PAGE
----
Long Slow Surf: Swimming
October 3, 2012

One month into a one month course on swimming this much I know, I am a three stroke, same side breather. Awesome. I also know I am taking another month of lessons but we’ll get to that in a minute.

When I started writing about this adventure I mentioned my physical therapist’s ‘suggestion’ that I get a kick board to use during laps. He didn’t elaborate on the value of using a kick board and I didn’t ask what they might be. Rather, I dismissed the whole idea as boring (read: not the ‘suggestion’ I wanted to hear) and promptly forgot about it. Then the lessons started. Night one of my first round of swimming lessons began with, you guessed it, an introduction to the kick board and it’s uses in swimming practice. Perfect.

Turns out, that amongst other things the kick board when used during laps is a great way to work on ‘the core’ muscle groups. My core is awful. Always has been, actually, to be fair it is much improved thanks to my Muay Thai workouts but still…weak. So, she (my swim instructor), had me at core. Ever used a kick board during laps? It is a lot of work and not a lot of movement. In fact, if you’re not conscious of your kicks you will likely be moving backward. Awesome. In the days after lessons started and practicing began in earnest it was not lost on me how much further along my core and thus my swimming would be if I had taken the DIRECTION of starting with a kick board back in July. Whoops.

Got my first board!!!! Kick board, anyway. My ‘lazy’ swimming practices have been replaced in the last month with some measure of discipline. I bought my very own kick board, worked out my personal comfort regarding side breathing and learned my stroke count. These basic understandings of swimming and swimming practices have altered my time spent in the pool, dramatically. Laps are switched off between kick boarding and free style. Hell, lap lengths have gone from swimming the width of the pool to swimming the length. All that in four weeks.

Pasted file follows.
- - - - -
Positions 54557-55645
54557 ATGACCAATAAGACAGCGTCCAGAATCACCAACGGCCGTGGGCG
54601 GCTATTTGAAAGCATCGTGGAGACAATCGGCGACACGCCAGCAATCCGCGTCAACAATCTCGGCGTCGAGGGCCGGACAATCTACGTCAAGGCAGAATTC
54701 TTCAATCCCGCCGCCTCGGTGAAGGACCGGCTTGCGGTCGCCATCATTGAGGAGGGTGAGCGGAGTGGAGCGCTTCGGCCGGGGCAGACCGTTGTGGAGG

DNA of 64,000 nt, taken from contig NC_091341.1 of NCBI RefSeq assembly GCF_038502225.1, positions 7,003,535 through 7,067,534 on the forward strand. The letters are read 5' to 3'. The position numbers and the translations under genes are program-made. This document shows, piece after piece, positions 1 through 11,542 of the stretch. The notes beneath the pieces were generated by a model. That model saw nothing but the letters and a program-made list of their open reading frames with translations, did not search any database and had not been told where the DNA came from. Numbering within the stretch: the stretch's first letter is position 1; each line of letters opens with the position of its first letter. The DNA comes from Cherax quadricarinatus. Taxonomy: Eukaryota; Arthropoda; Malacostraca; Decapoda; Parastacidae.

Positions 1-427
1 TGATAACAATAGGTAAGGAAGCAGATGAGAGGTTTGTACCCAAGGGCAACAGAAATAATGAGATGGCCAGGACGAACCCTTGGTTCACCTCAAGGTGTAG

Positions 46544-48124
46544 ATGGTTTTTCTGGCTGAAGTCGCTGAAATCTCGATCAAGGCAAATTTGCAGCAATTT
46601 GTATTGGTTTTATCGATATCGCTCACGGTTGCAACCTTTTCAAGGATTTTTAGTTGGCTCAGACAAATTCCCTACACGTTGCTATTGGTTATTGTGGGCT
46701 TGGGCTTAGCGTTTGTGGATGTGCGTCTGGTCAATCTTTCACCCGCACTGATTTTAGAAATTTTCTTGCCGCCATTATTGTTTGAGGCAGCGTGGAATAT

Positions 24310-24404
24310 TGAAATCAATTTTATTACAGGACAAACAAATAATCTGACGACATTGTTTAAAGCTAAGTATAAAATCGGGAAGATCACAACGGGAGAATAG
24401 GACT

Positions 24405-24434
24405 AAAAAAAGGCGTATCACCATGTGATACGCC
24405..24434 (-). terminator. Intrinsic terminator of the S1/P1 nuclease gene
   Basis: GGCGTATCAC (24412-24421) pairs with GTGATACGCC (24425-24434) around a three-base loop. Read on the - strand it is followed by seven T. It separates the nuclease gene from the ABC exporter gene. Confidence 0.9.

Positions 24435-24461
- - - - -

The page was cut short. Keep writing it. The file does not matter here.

The last month spent in lessons not only served to re-instill fundamental swimming practices for me but also brought to the forefront a few elements of this ‘surfing adventure’ that will need to be engaged sooner rather than later. I say surfing because that is the ‘end game’ but I am fully aware that the specific elements that I am engaging today are about swimming, what’s at hand are equipment, suits, weather and still more training.

Equipment

Not only did this one month of swim lessons warrant the purchasing of a kick board but also in short order my first set of goggles. These buys may seem innocuous enough but as it happens equipment purchases get pretty complicated pretty quickly. Goggles: The pair I have are Swedish style and ideal for the pool. They’re not going to cut it in open water. Just google ‘open water swimming goggles’ the 4 billion blogs, lists, rankings and reviews that comes up is staggering. And, that’s just goggles! My next purchase will likely not be goggle related at all as I already know that I need a swim cap. A swim cap! (<–Ew.) Google that shit, too. Geez-a-loo.

The point above is this, I will be negotiating a myriad of equipment purchases from open water goggles to wet suits to bigger boards in fairly short order and the task is daunting.

Suits

Swimming suits should probably come under equipment but they don’t, not really. Not yet. For now, it’s like this, there is nothing particularly functional about any of the fashionable suits I own while doing laps. NOT EVEN the one piece. As a result, sport suits have just hit my radar  and present their own path to be negotiated. Swim suits lead directly to water wear in general, it’s not all about ‘suits,’ people. These all lead to wet suits…

Weather

Wet suits lead to weather. It is October. October begs the question, are you really going to start open water swimming in the winter?????? It is possible here in the South lands but is it a good idea? I’m thinking not. I’m thinking open water swimming is on delay until the spring. Maybe by then I will have figured out which goggles and which wet suit to wear! Between now and then, I think (<–at this moment) I’m staying in the pool.

The Next Right Step